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  • Jerry King Musser

Heroes Among Us

An excerpt from the 1965 booklet written by Paul A. W. Wallace ('Lloyd Mifflin, Painter and Poet of the Susquehanna'), published by the Pennsylvania Historical and Museum Commission.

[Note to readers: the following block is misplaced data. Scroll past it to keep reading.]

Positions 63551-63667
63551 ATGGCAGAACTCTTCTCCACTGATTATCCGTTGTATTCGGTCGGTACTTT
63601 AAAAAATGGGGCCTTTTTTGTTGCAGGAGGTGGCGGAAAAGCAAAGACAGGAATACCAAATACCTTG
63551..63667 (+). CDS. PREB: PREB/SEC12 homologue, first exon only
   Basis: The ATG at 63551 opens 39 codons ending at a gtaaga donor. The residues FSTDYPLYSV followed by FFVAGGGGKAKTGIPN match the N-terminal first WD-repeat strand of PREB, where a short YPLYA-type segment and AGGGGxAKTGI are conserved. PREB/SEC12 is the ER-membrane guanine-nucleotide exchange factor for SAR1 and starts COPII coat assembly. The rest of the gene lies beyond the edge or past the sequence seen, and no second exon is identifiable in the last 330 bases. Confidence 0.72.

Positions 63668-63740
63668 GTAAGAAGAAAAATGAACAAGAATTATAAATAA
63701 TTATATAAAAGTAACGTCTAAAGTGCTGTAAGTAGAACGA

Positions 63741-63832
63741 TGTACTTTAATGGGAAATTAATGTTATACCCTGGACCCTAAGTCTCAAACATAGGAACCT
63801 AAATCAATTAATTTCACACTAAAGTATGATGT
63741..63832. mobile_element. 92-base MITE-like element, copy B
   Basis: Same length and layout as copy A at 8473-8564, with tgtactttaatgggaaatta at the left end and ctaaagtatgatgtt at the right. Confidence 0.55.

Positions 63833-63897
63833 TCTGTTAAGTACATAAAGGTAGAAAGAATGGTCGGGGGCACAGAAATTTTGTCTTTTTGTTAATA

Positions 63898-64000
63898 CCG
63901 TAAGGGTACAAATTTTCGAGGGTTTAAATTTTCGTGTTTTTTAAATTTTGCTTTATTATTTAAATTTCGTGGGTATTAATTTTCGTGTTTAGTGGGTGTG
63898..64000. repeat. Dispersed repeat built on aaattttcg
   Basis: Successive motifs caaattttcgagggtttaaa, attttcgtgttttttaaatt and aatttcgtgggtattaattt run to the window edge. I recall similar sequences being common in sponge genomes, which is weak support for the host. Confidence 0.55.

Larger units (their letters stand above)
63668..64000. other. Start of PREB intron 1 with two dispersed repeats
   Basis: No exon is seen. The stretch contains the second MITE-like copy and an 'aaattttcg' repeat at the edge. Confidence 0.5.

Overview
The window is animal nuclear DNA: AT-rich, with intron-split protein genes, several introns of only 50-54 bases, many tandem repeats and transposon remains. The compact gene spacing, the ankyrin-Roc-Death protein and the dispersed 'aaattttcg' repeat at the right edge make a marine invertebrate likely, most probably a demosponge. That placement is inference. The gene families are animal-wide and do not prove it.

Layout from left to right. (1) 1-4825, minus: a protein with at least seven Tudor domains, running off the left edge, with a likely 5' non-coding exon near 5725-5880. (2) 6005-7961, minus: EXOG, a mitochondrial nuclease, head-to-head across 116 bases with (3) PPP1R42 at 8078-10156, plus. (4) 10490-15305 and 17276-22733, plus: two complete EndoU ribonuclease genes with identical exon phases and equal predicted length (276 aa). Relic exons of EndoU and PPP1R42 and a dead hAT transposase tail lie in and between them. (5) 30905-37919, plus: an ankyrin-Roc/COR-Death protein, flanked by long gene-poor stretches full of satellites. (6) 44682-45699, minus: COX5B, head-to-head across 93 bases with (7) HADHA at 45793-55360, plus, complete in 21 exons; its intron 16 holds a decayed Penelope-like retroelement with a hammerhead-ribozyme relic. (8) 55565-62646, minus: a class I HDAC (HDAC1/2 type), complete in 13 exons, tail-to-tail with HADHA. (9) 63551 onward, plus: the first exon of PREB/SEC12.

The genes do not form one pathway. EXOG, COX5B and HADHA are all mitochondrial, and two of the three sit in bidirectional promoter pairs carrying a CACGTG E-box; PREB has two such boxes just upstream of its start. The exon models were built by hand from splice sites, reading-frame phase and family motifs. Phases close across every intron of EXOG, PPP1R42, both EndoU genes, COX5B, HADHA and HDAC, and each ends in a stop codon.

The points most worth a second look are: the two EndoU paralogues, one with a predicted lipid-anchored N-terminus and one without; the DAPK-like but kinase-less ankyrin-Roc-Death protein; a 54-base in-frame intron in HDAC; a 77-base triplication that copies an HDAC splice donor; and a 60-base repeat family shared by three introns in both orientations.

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His father being something of a poet (he published in 1835 a small volume, Lyrics, which Lloyd reprinted in 1900), he used to read aloud to the children from his favorite authors, Shakespeare and Bryon in particular. Encouraged by his father to think for himself and develop his own tastes, Lloyd was early attracted to other, more domesticated poets, especially Longfellow and Tennyson. Inside the front cover of his pocket edition of 'The Poetical Works of Alfred Tennyson, Poet Laureate' (Boston, 1856), he inscribed a reminiscent note dated "Norwood Dec. 23, 1902": "This volume is one which we as young folks used to take with us on rambles and outings. I used to read aloud from its pages—many happy days—now gone." In the back of the same book he added another note: "I especially value this volume as it is associated in my mind with many happy days when I never thought of writing but read to enjoy. Life was enjoyment, and the lovely companions of my youth irradiated all the days." By 1868 his taste, in a further search for poetical harmony, had brought him to John Keats. "Keats," he wrote, "is my bright particular star... Others may be grander, none can be sweeter." Later, when he came to write poetry himself, echoes of Keats in theme and cadence were not infrequent.

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